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Fire Prevention Week tips: kitchen safety

Published on 6 October 2009

As part of Fire Prevention Week 2009 the National Volunteer Fire Council is issuing tips on how to protect against fires, burns and injuries in the kitchen
As part of Fire Prevention Week the NVFC is issuing tips on preventing kitchen fires, burns and injuries
New tips aim to increase fire safety in the kitchen

It's Fire Prevention Week, and the National Volunteer Fire Council (NVFC) and Fire Corps have joined forces with the National Fire Protection Association (NFPA), firefighters, and safety advocates nationwide to increase awareness about fire safety. This year's campaign focuses on burn awareness and prevention.

Visit the NFPA's Fire Prevention Week website at and the Fire Corps Fire Prevention Week Resource Center at for information and resources you can use to help keep your community safe.

Each day during Fire Prevention Week, Fire Corps is providing tips on an important fire prevention and safety topic. Distribute them in your community or use them as part of your own Fire Prevention Week campaign.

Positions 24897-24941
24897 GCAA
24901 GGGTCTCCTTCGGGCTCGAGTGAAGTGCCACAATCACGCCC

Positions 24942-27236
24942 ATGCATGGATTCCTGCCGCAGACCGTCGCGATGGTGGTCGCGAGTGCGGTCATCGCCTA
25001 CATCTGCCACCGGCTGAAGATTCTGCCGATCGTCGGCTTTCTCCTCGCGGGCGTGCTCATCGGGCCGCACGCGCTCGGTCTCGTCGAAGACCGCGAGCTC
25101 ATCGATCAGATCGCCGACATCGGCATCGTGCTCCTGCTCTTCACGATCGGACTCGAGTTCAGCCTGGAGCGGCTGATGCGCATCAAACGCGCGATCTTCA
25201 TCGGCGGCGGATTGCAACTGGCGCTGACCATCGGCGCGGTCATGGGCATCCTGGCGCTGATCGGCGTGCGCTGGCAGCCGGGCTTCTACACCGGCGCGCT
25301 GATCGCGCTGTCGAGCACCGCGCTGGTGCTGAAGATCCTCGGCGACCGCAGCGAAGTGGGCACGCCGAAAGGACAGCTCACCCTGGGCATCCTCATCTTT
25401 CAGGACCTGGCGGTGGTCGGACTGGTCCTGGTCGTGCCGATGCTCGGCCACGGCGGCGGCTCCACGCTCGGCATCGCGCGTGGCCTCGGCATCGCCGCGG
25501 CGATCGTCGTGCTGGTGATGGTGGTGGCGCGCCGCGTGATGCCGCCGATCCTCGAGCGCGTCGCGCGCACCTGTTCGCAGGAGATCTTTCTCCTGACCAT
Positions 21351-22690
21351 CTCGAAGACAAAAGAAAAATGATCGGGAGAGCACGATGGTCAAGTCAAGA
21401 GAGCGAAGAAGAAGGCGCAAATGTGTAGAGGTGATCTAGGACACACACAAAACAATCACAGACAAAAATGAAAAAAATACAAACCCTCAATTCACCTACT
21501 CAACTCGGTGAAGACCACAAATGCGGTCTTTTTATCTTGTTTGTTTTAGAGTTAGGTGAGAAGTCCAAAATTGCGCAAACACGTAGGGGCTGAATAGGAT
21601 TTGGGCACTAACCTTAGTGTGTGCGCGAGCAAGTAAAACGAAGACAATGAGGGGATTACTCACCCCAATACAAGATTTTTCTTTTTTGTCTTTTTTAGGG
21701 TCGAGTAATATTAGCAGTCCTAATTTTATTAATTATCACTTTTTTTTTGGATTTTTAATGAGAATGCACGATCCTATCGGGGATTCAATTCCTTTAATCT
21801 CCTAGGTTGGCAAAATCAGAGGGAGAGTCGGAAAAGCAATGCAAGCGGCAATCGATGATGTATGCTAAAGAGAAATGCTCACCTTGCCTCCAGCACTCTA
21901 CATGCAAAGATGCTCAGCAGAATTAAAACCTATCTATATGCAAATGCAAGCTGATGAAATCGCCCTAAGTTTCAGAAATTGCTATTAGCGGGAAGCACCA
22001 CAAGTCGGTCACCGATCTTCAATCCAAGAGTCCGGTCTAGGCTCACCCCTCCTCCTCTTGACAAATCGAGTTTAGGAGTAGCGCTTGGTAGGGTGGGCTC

Many fires, burns, and injuries occur in the kitchen.

The following tips will help keep you and your family safe:

  • Always use pot holders or oven mitts when putting food in or taking food out of the oven and handling hot items on the stove
  • Don't put any hot foods or liquids near the edge of the counter or table as they could spill, fall, or get knocked over and cause burns
  • Always make sure the stovetop is clean as residue grease can catch fire
  • If a fire should occur on the stove, carefully slide a pan lid over the flames (make sure you are wearing an oven mitt) and then turn off the heat
  • If a fire should occur in the oven, keep the oven door closed and turn off the heat to smother the fire
  • Never leave appliance cords dangling over the counter as children or pets could pull them and injure themselves
  • When microwaving water, let it sit a minute before removing the cup as water heated past the boiling point can erupt out of the cup
  • When using a microwave oven, make sure the containers and wrappings are microwave-safe. Never put metal (such as aluminum foil, staples, metal utensils, etc.) in a microwave
  • Remember that food heated in a microwave can be very hot and use care when removing it or opening lids or other packaging/covers after heating
  • Puncture plastic pouches and plastic wrap coverings before heating items in a microwave to reduce the risk of steam burns

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